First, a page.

The congressman won't have jurors from his district.
By PATRICIA MEADE
VINDICATOR CRIME REPORTER
CLEVELAND -- A federal judge says U.S. Rep. James A. Traficant Jr. has been called many things, but "dangerous" is not one of them, so there's no need to keep his jurors' identities secret.
U.S. District Judge Lesley Brooks Wells issued the order Tuesday denying the government's request to conceal jurors' names, addresses and places of employment. The government, in its motion, had said an anonymous jury was necessary because of extensive pretrial publicity and an allegation that Traficant, of Poland, D-17, tampered with a grand jury witness.
Explanation: "The defendant is a United States congressman. He has not displayed any 'dangerous' conduct in these proceedings, nor are there any allegations of 'dangerous' conduct on his part," Judge Wells said in her order. "Despite the fact that this case has attracted some pretrial publicity, members of the press have conducted themselves responsibly and with respect for the integrity of the court proceedings."
The judge acknowledged that Traficant's 10-count indictment contains an obstruction of justice charge involving tampering with a grand jury witness, but noted that there are no allegations that he has a "serious criminal record."
Traficant, whose racketeering trial begins Feb. 4, said in an objection filed Monday that anonymity for jurors is highly prejudicial and will diminish their sense of responsibility. Juror anonymity, he said, would also suggest that he is dangerous or may try to influence the outcome of the trial by intimidation.
Jurors also will naturally assume that the judge made the order based on her predetermination that he is guilty and jurors need protection, the congressman said in his objection.
Ruling against Traficant: In a second order issued Tuesday, the judge denied as untimely a motion Traficant filed Monday to have jurors drawn from all counties in the Northern District of Ohio. He said for Judge Wells to assume that the citizens of the district he represents -- Mahoning, Trumbull and Columbiana counties -- cannot make a fair and impartial decision would imply prejudice against him "and further give the government an unfair advantage."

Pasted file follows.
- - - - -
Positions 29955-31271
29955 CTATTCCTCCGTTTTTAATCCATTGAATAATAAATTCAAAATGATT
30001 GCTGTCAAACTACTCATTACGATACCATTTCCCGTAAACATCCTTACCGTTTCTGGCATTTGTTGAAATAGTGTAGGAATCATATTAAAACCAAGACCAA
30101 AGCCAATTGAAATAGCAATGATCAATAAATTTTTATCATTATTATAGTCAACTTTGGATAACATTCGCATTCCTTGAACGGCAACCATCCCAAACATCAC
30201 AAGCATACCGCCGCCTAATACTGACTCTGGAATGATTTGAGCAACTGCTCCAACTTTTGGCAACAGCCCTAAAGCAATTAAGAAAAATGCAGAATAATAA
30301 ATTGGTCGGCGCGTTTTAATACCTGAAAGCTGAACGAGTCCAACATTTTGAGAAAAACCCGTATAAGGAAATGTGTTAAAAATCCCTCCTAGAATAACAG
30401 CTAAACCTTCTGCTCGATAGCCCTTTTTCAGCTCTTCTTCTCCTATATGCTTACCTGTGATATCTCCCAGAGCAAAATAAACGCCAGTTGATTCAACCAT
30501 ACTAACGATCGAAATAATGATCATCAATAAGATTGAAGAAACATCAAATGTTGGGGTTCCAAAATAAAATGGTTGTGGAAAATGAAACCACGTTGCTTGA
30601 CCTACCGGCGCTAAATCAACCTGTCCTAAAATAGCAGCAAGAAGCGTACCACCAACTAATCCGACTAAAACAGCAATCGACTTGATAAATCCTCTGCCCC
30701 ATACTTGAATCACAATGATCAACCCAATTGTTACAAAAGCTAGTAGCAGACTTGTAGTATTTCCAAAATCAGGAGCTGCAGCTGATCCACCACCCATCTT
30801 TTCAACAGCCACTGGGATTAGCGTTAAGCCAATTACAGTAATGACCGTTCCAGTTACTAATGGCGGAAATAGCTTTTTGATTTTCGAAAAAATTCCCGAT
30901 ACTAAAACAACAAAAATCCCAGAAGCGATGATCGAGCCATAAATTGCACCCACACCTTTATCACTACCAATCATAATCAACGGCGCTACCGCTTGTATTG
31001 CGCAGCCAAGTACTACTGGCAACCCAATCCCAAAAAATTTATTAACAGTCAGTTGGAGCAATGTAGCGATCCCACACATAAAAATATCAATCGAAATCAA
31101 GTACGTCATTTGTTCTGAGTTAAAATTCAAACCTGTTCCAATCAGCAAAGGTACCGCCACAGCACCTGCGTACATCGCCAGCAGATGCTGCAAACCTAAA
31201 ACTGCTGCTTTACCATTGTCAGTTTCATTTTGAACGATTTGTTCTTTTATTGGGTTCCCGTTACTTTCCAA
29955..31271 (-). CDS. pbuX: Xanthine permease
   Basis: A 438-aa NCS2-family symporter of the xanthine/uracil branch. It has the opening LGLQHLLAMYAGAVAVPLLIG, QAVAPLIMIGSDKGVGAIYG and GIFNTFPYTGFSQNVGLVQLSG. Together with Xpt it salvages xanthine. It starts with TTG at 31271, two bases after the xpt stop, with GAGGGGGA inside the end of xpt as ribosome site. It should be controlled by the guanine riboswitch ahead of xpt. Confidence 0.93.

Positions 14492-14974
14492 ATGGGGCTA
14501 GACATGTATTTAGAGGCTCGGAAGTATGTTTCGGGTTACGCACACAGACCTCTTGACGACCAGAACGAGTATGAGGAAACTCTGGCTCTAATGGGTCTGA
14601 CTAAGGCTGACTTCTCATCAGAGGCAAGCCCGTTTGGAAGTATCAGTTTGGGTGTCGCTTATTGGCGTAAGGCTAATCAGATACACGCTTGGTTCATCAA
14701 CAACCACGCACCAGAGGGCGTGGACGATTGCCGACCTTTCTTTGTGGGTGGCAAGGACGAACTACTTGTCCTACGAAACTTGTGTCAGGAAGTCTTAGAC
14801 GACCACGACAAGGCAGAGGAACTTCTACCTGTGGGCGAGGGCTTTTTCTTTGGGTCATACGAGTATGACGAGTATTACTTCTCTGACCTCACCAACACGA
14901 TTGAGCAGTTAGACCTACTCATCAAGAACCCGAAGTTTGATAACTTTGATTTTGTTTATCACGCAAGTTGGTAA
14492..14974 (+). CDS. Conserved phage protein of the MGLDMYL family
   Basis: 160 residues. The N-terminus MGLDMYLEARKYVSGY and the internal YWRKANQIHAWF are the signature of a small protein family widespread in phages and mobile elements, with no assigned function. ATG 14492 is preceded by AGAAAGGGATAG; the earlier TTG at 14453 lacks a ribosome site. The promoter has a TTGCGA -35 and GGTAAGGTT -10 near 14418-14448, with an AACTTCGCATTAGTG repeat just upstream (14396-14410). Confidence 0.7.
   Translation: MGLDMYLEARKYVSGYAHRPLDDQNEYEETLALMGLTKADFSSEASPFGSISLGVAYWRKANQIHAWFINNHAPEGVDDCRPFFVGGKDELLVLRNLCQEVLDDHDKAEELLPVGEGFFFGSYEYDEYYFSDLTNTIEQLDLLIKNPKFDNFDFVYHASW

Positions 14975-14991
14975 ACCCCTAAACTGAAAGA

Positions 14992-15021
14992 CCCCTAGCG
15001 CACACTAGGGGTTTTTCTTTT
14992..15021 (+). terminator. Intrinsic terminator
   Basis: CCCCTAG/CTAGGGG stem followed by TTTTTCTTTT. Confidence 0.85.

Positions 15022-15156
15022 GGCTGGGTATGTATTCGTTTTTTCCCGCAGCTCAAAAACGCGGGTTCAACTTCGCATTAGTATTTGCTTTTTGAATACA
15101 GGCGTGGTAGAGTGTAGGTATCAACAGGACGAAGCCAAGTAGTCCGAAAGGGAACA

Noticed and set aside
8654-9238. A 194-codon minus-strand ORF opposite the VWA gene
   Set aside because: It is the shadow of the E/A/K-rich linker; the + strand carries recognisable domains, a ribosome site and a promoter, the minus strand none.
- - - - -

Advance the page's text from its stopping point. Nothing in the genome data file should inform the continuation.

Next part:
The deadline for pretrial motions was Jan. 9.
Judge Wells explained that, even if his motion had been timely, she would have denied it. According to a juror selection plan, jurors for Cleveland's federal court are drawn from the following counties: Ashland, Ashtabula, Crawford, Cuyahoga, Geauga, Lake, Lorain, Medina and Richland.
"Traficant, like all other criminal defendants, will have a juror pool selected through this system," the judge said in her order.
Judge Wells was chosen to preside over Traficant's case by random draw. It could have been assigned to judges who preside in either Akron or Youngstown federal courts.
Jurors and alternates who will hear the evidence against Traficant will be escorted to and from the courthouse in a vehicle provided at the court's expense, Judge Wells said in another order. Court officers also will escort jurors and alternates to lunch, and their meals will be paid for by the court.